Hints From Heloise: How long does water last?

Dear Heloise: We in California store water in the event of a major earthquake. My question is, How long can one STORE WATER before it becomes unpalatable? -- Frank P., via e-mail

Well, Frank, the general rule is to keep tap water stored for six months, and prepackaged, bottled water for up to a year. The water does not really “go bad,” but it’s better to be safe. Rotate stored water regularly. You want to have enough water to equal 1 gallon per person or pet per day. It is important to store it in proper, food-grade water-storage containers, especially if it is your tap water.

Store water away from the sun or heat sources in a cool, dark place -- NOT the garage! DON’T store near gasoline, kerosene or other chemicals. -- Heloise


Dear Heloise: I was getting so frustrated with my garden hose and how kinked it was that I was considering throwing it out. However, while doing some yardwork, I was using the hose off and on. When not in use, the hose was sitting in the sun, filled with water, until I needed it. Imagine my surprise when I discovered my hose was much straighter. Apparently, the heat of the sun on the hose was all that was needed to get the kinks out! I thought others could use this hint. -- Sally D. in Florida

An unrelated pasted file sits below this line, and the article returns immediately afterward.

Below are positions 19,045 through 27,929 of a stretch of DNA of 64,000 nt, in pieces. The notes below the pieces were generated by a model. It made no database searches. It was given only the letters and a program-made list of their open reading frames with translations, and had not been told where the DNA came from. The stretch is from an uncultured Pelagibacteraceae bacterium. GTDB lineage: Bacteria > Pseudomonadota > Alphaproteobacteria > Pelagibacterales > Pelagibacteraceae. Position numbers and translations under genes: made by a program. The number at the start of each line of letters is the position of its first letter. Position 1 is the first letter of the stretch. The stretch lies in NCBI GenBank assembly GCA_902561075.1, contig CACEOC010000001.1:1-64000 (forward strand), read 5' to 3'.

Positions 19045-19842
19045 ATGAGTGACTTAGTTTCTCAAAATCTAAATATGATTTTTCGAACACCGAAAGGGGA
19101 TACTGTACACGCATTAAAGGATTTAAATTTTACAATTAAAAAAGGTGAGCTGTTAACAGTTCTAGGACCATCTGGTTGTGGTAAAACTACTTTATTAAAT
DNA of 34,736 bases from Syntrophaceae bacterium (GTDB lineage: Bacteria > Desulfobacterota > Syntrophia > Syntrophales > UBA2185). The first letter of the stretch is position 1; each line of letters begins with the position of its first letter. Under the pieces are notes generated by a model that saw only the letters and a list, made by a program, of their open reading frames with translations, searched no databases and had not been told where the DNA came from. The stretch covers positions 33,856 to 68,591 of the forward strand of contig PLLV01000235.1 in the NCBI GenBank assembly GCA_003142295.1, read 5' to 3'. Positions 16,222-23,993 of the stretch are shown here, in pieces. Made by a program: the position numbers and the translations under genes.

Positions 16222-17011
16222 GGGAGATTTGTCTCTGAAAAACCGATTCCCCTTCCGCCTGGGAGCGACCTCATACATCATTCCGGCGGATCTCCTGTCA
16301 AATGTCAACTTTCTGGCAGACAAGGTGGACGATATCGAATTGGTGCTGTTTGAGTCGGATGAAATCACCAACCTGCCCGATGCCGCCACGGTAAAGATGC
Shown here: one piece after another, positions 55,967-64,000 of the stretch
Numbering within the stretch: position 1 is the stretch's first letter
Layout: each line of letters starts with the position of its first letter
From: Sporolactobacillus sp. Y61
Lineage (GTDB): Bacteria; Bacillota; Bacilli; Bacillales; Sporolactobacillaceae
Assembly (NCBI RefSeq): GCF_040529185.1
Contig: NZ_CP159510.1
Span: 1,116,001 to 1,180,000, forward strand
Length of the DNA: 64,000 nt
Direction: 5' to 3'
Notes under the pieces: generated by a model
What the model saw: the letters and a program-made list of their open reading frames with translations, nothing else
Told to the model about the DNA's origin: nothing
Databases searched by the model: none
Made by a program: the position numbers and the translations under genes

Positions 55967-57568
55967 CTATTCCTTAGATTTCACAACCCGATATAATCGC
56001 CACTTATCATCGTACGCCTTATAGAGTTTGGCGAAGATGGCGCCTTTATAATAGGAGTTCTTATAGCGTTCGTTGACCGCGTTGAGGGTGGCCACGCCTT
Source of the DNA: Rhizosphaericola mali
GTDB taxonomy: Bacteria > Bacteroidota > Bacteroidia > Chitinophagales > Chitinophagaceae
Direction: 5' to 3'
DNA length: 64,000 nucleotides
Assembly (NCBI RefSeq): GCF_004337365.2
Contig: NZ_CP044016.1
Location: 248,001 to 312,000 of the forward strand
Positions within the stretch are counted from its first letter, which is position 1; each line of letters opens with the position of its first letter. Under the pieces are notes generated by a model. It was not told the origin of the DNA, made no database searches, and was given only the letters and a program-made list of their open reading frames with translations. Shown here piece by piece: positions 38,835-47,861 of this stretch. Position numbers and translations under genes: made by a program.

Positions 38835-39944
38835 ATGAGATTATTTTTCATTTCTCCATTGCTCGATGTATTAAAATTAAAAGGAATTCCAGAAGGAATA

Dear Heloise: When I was shopping for vinegar, there was a gallon called “cleaning vinegar.” It was with the regular vinegar. I was hesitant to buy it because I use vinegar for cooking and cleaning.

What can you tell me about this “cleaning vinegar”? Is it safe to buy and cook with? -- Bernie L. in Connecticut

Cleaning vinegar is not really that new. Regular white vinegar is 5 percent acetic acid, where some of the “cleaning vinegars” are 6 percent acetic acid. So, you are paying for only 1 percent more acidity of the vinegar. What I would do is buy one of each and compare them to see if it’s worth paying a little more.

It is safe to cook with, but remember, it’s a little stronger. You know I love vinegar, and that’s why I wrote my Heloise’s Fantabulous Vinegar Hints and More pamphlet to share the many money-saving uses. To order one, please send $5 and a long, self-addressed, stamped (70 cents) envelope to: Heloise/Vinegar, P.O. Box 795001, San Antonio, TX 78279-5001. Boiling potatoes? Add a teaspoon of vinegar to the water to keep them white. -- Heloise


Dear Heloise: After my mascara is gone, I keep the wand to separate my eyelashes and groom my eyebrows. I just clean it with soap and water. -- Sophie D., via e-mail


Dear Heloise: I received a bouquet of flowers, and some of the flowers had clear straws around the stems to hold them up. I now do this with my own flowers. -- Jane W. in Illinois

Heloise’s column appears six days a week at www.washingtonpost.com/advice. Send a hint to Heloise, P.O. Box 795000, San Antonio, Tex. 78279-5000, or e-mail it to Heloise@Heloise.com.

2014, King Features Syndicate



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